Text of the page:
It could be Jacobs if he can recapture his Olympic form and prove the summer of 2021 wasn’t a fluke. Or it could be Kerley if he can build on a dominant 2022 season that culminated with his first global gold medal at last July’s World Championships. Two upcoming head-to-head battles will provide an early barometer of how prepared both men are — and their recent war of words will only add to the intrigue.
“To me, the trash talk is great,” NBC track and field analyst and four-time Olympic medalist Ato Boldon told Yahoo Sports. “I know how much sprinters in my era didn’t like each other and now these two guys seem to have a legitimate beef. This is Linford Christie versus Carl Lewis, the guy who’s the best in Europe and who doesn’t really care for the brash American. Head-to-head matchups like this can only build interest.”
These types of matchups are rare in track and field, Boldon said, because “meet organizers can’t afford them.” When asked how large an appearance fee the likes of Kerley and Jacobs could command, Boldon said he “couldn’t see either of them running for less than $50,000.”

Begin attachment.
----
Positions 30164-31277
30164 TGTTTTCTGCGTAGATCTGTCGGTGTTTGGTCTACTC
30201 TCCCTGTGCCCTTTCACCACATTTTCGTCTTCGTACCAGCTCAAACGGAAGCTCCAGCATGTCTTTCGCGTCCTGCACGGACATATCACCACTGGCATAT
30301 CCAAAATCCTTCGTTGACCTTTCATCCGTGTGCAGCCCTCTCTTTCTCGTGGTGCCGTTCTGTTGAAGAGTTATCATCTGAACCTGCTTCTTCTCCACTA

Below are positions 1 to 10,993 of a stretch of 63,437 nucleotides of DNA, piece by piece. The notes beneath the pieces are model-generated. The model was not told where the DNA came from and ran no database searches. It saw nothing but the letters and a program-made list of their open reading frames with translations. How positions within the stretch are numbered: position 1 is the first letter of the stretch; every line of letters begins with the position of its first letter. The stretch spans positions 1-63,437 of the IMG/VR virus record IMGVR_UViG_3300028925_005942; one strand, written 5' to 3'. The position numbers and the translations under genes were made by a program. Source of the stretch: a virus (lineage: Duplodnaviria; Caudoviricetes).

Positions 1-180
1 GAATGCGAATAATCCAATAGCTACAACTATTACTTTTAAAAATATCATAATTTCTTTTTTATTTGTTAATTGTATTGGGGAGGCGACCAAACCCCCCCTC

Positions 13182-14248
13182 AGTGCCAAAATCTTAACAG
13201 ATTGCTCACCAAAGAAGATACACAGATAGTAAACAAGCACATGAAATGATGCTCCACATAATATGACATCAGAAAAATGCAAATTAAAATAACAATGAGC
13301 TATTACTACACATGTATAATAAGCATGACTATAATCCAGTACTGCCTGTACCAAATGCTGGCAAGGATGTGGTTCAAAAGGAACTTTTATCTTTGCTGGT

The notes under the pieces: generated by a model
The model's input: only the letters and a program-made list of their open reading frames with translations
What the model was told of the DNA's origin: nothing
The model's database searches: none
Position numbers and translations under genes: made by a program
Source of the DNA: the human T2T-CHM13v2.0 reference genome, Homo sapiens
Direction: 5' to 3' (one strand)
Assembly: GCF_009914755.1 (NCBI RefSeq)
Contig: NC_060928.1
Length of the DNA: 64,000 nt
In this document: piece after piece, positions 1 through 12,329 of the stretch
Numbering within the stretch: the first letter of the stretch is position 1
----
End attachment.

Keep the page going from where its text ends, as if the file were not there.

As recently as three years ago, a 100 meters race featuring Jacobs and Kerley wouldn’t have been nearly so costly. Neither even specialize in the short sprints as young pros.
Jacobs broke into track and field as a long jumper, became the 2016 Italian champion in that event and to this day still uses “crazylongjumper” as his Twitter and Instagram name. Only after injuries slowed his ascent in the long jump did the former Italian champion decide in 2019 to shift his focus to the track.
At the same time that Jacobs was trying to find his niche in the sport, Kerley made an audacious decision to take a break from his signature race. Kerley, already the collegiate record holder in the 400 and 2019 World Championships bronze medalist, abruptly shifted to the 100 and 200 before the 2021 U.S. Olympic Trials. He had become intrigued by the potential he’d flashed in the shorter sprints that spring while dealing with an ankle injury that prevented him from correctly running the curve.